This year we found a notable balance between hi-fi and lo-fi entries, demonstrating the unique and technologically contrasting ways a design can find success both functionally and aesthetically. The designers approached ideas and solutions typically situated at one end of the spectrum with concepts and adjustments from the opposing side. Here are a few of the projects that successfully straddled both ends of the spectrum.
The August Lock effectively removes the need for keys while creating a digital record of anyone who enters your home. The accompanying app notifies homeowners when there is any activity at their door and also has a unique social element, allowing guests to leave notes for the homeowner.
Installed over an existing deadbolt, August is a device that uses bluetooth technology to automatically recognize homeowners—and anyone they have added to a list of invited guests—unlocking and then locking again without the user having to do anything. "Even with the rise of the connected home, the front door was a market that had remained relatively untapped," notes the project team. "However, the value that August provides to its users is unparalleled—the ability to have your door unlock for you simply through proximity; being able to let guests in from anywhere in the world; having a clear record of anyone who is entered your home—capacities we would have never thought possible before, and will now become a standard of homeownership."
The ribs on top of the outer shell have embedded LED's within the silicone. They monitor how light or dark it is outside and automatically turn on when the sun sets. On the interior, a weight distribution mat responds to pressure, opening up when stepped on to allow waste passage and then closes back up when the user steps off. This feature eliminates a touch point and eliminates odors. The seat is also re-designed so that "hovering" is much easier and less messy. On the exterior, the back of the structure has been retrofitted with a public urinal, complete with swinging partitions on either side to insure privacy. This feature also collects bio materials and stores them to be used as fertilizer.
"If asked, 'What is one of the most common worst experiences known to the contemporary person' what would you say," asks designer Cassie Stepanek. "After having conversations with approximately 200 people from 6 different countries the answer was obvious: using a port-a-potty." That's where the BioPod comes in. To drastically redefine our experience of transportable bathrooms, the BioPod is an ergonomic take on this not-so-loved design category. It comes equipped with features that improve ventilation, consider sustainability measures, cater to both male and female needs and improve the way portable toilets are stored and transported.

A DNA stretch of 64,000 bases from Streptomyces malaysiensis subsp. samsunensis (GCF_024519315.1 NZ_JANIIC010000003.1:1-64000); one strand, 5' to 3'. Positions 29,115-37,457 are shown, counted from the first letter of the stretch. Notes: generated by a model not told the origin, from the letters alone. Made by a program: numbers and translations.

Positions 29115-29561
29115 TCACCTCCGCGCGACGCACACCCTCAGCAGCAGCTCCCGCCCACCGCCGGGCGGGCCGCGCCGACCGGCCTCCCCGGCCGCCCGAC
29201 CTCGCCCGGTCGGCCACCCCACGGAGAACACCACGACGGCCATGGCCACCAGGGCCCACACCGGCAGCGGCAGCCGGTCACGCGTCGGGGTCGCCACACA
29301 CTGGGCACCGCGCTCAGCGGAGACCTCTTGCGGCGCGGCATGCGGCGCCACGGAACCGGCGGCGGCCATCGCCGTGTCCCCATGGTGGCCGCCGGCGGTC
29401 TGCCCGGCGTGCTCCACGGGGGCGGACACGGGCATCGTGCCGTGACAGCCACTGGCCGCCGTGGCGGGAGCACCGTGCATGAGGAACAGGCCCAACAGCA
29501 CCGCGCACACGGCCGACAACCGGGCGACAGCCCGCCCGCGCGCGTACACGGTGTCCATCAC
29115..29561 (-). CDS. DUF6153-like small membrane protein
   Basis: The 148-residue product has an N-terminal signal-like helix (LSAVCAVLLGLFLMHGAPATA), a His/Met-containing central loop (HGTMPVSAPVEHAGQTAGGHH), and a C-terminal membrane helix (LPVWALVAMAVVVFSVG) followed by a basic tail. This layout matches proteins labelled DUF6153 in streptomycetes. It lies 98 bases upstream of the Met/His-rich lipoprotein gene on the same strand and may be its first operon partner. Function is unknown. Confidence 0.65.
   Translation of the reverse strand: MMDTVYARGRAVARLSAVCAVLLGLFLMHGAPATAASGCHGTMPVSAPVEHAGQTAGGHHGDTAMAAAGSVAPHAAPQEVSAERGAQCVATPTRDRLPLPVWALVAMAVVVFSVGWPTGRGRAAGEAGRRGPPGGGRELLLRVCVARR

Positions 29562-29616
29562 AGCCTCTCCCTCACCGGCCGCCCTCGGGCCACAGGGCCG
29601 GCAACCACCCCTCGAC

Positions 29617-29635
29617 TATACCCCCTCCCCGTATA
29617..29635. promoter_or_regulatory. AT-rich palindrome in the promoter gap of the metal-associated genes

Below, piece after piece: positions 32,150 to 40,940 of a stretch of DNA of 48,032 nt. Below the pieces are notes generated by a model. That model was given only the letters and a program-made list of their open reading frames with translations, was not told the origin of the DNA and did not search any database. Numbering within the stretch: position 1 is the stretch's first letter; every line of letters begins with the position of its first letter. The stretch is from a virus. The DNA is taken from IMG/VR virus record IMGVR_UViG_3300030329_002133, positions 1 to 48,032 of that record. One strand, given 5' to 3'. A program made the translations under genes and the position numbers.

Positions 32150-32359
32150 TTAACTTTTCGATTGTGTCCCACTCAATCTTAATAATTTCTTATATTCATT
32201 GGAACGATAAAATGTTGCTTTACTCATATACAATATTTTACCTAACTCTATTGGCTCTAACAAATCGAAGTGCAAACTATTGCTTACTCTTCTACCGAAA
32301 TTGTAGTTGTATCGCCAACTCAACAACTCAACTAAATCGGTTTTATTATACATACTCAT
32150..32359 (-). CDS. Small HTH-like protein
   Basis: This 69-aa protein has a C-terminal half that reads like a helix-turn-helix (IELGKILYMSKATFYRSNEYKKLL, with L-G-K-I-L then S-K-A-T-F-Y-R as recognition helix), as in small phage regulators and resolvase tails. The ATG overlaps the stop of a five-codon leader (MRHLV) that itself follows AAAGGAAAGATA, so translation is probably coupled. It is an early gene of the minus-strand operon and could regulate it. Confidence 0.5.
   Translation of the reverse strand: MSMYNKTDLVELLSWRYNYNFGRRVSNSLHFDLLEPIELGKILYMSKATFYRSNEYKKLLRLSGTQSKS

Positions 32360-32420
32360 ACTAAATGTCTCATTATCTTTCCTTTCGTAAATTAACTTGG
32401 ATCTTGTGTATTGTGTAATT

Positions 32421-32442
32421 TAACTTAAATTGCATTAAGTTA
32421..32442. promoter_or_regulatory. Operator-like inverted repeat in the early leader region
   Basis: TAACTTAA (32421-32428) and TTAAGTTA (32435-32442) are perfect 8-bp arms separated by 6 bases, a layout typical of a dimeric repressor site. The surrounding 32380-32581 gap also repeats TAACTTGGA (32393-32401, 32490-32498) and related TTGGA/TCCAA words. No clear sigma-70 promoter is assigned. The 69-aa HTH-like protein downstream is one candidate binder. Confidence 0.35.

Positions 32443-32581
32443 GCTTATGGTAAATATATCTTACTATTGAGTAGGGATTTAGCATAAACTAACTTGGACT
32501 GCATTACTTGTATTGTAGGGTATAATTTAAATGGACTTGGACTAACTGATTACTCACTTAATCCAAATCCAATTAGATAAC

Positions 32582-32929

"I was inspired by the "No Waste" Issue published by Pentagram papers...The book showcased how communities in Cuba became creative in using recycling resources that were already considered as junk and re-using them to provide various functional purposes," explains Alvarez.
The Flood Preparedness Kit is a simple information board intended for use in public school and evacuation shelters throughout the Philippines in regions of flood-prone communities. The kit is composed of a calendar charting average monthly water levels and temperatures; information about storm signals, emergency hotlines and proper safety measures; a toolkit with important tools for flood safety and survival; a 6'x8' SOS Distress Signal. Designer Melvin Alvarez sought a resourceful, accessible material approach that would invite interaction and community involvement. "The use of duct tape strips instead of vinyl allows the community to participate in the improvement and customization of the template, making the kit their own and allowing them to learn more from it while also helping their community become more informed and safe against flooding and its harms," he explains.
"We wanted to highlight the experience of immersive media, rather than the hardware required to experience it," notes the design team at Google. "We specifically built Cardboard for people who wouldn't otherwise experience virtual reality because of its technical complexity or its cost, but even seasoned VR developers wanting to quickly prototype VR experiences have found Cardboard useful and captivating," explains the design team at Google.
Cardboard is a new, low-cost virtual reality viewer. It's die cut from a single piece of cardboard, arrives flat-packed and can be assembled by the user in under a minute. The humble material is simple to manufacture industrially and templates freely available on the internet make it easy for people to replicate and construct at home. Cardboard makes use of some ingenious design features: A ring magnet on the left side creates a sliding input that requires no physical or electronic connection to the phone; An NFC sticker launches the app automatically when a device is inserted; A simple rubber band keeps the phone from sliding around. "What we really liked about this is that it really democratizes the access to a virtual reality and we think it opens up totally new possibilities for both interaction and content creation," remarked our jury.